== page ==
The Department of Conservation (DoC) is using AI and machine learning technologies from AWS and Spark subsidiary Qrious along with AWS cloud facilities to improve its conservation of endangered birds — the kākāpō and the kiwi — and to share its techniques and its data with other conservationists.
Details of the projects were presented by DoC CTO Mike Edginton at the AWS Summit in Canberra earlier this month.
DoC shifted its compute and storage requirements into AWS in 2017, and Edginton said this had enabled it to consolidate valuable research data previously distributed across multiple systems.
He told Computerworld NZ that DoC had used the Couchbase open source distributed database to consolidate onto AWS masses of data on the critically endangered kākāpō previously held on individual researchers’ laptop and other DoC systems.
“There are now 200 kākāpō. Six months ago there was only about 137,” Edginton said. “We've had a really good breeding season, and an important part of the past breeding season has been the database we built using Couchbase that enables offline and asynchronous connection with devices in the field, and when we have connection, back into AWS.
He said the technology had enabled DoC to create a digital twin of every kākāpō that can be shared among researchers and with the wider community.
“Each bird has what is basically an RFID tag. We now know everything about a bird from the time the egg was laid through to its adult life. We know who it socialises with, we know how much food it eats every day, because we have scales out in the forest where they get on the scales and get a little treat when they get on there and get a bit of food.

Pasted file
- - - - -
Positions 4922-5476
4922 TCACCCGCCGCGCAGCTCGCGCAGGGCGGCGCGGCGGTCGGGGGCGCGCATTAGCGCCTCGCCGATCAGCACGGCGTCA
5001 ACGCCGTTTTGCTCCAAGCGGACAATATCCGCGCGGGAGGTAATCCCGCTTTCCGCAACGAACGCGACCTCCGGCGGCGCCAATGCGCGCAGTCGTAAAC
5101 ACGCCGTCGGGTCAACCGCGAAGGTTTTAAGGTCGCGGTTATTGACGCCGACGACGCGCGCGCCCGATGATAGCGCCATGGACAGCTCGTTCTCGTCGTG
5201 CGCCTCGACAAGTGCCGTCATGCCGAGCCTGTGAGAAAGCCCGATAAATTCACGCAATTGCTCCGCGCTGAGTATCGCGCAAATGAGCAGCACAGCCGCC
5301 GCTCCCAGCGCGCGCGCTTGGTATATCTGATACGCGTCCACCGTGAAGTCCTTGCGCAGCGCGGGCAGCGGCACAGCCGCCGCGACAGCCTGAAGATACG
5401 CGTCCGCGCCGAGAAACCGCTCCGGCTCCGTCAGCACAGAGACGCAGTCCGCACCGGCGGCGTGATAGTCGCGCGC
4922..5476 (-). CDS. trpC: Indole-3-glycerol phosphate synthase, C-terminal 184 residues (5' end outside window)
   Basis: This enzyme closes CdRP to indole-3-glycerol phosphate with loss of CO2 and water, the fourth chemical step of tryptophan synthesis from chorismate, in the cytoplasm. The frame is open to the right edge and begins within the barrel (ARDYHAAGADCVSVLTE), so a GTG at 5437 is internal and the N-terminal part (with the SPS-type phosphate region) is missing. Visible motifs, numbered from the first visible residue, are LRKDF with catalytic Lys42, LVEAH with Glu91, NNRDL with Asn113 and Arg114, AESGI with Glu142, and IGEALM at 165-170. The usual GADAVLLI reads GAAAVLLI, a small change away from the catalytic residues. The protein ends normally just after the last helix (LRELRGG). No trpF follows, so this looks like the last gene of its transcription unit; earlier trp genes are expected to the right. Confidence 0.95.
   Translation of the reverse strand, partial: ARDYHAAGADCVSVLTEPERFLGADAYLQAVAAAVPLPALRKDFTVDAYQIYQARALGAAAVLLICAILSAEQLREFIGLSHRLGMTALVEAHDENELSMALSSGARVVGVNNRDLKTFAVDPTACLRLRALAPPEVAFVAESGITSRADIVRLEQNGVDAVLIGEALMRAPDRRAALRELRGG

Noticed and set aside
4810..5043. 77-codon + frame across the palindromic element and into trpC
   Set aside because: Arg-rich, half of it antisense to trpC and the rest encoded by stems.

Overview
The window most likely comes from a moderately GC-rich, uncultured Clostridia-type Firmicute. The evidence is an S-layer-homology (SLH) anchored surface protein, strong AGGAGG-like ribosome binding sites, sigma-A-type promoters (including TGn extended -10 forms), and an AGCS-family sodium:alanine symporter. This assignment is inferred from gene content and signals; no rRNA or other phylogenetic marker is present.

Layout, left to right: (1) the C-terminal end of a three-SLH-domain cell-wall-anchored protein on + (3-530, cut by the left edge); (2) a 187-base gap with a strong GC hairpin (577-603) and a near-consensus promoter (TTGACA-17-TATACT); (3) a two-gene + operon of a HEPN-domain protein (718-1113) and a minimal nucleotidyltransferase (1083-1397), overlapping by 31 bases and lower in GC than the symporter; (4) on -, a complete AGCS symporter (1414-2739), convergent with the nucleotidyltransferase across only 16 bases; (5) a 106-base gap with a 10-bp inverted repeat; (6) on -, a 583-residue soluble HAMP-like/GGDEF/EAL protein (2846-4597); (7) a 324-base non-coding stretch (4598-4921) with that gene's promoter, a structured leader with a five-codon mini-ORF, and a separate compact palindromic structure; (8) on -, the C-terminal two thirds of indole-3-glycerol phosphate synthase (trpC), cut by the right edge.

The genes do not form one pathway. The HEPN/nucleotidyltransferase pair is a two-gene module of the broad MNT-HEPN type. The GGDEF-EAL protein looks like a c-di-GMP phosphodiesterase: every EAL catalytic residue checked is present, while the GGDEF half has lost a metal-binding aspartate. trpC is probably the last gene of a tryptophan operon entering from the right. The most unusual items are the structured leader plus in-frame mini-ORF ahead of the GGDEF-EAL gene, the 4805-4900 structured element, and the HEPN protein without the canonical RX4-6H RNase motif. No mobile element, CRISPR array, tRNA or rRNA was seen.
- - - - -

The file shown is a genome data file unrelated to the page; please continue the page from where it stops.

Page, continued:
“We now have essentially a digital twin of those birds that we can use for mating purposes and for general, animal husbandry.
“After 30 years of managing these birds intensively, we now have a lot of IP and we are now bringing all of that IP onto one platform on AWS.
“We have made this database open source and very shortly we'll publish the code so that other conservation agencies around the world can use that code to build similar systems for other species.”
Listening to the kiwis
DoC is also using AWS facilities to store and analyse sound recordings from thousands of listening stations around New Zealand to detect kiwi calls.
Analysis of the recording can tell researchers if kiwis were present and if they were male or female, adult or young, but this was a specialised skill, Edginton said.
“We've got 60+ terabytes of call data that goes back over 15 to 20 years,” Edginton said. “I wanted to ensure that data was secure because it’s been sitting on hard drives, and that we could share this code with the many community groups that are helping to protect the kiwi around New Zealand.”
DoC has engaged Qrious, a data analytics company, to develop a means of using AI to detect kiwi calls in the recordings.
“Instead of just listening to the call of the bird, Qrious have turned it into an image using standard AI image recognition tools in AWS,” Edginton said.
“And using that, we've been able to get a confidence rating of 100 percent that it is a bird and then be 87 percent sure that it's a kiwi call. The machine learning has also been able to hear calls a human ear couldn't hear because of background noise or because they were a long way off.”
He said DoC now intended to apply the same techniques to track the sounds of other species in the recordings.